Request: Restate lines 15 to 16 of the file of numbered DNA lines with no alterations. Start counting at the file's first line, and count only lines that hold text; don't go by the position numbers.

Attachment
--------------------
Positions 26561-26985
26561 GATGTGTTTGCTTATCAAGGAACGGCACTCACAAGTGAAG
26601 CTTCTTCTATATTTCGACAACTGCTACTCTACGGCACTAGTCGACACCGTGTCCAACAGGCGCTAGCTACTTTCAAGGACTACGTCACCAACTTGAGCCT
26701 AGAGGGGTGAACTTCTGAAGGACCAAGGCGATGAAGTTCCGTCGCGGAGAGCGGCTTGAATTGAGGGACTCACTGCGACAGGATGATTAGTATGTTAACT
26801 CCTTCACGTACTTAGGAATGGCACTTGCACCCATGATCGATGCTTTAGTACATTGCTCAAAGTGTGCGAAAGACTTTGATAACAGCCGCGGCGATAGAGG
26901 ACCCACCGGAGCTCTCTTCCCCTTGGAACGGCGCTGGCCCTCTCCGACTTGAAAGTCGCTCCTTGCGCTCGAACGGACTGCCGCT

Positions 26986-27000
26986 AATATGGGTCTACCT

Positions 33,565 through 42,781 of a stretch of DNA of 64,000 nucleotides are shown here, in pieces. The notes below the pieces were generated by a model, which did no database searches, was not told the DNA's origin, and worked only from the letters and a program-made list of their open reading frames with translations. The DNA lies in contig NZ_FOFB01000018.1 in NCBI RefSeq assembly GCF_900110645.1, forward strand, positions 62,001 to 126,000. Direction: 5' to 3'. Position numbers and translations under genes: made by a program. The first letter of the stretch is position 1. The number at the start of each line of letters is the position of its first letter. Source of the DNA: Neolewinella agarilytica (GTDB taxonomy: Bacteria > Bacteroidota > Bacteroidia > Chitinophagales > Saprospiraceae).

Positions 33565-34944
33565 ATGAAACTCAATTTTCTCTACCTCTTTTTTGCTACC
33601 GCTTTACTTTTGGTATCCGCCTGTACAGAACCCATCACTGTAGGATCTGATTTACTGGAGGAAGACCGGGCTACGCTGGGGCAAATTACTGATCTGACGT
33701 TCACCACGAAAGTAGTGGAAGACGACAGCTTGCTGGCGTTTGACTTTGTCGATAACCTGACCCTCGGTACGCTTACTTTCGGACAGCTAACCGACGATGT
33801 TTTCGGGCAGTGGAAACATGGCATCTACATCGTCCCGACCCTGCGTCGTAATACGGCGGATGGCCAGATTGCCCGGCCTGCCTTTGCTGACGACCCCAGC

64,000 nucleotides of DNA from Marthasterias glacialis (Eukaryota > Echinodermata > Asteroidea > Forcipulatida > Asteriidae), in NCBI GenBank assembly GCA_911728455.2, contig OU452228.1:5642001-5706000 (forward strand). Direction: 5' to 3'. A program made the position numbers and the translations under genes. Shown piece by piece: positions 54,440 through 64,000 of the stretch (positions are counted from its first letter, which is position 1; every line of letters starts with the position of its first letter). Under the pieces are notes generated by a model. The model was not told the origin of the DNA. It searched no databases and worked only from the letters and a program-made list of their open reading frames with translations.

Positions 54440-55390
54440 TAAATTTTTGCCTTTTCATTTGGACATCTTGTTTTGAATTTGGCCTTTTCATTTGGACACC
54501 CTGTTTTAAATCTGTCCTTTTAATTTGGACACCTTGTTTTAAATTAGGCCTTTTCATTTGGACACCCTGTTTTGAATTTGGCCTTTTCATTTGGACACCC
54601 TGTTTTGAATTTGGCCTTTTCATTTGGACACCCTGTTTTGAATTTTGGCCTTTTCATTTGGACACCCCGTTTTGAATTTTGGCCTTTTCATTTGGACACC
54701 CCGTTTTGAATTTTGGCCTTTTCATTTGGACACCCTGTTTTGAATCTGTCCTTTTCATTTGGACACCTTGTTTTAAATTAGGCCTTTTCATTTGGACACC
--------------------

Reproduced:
64,000 nucleotides of DNA from Marthasterias glacialis (Eukaryota > Echinodermata > Asteroidea > Forcipulatida > Asteriidae), in NCBI GenBank assembly GCA_911728455.2, contig OU452228.1:5642001-5706000 (forward strand). Direction: 5' to 3'. A program made the position numbers and the translations under genes. Shown piece by piece: positions 54,440 through 64,000 of the stretch (positions are counted from its first letter, which is position 1; every line of letters starts with the position of its first letter). Under the pieces are notes generated by a model. The model was not told the origin of the DNA. It searched no databases and worked only from the letters and a program-made list of their open reading frames with translations.

Positions 54440-55390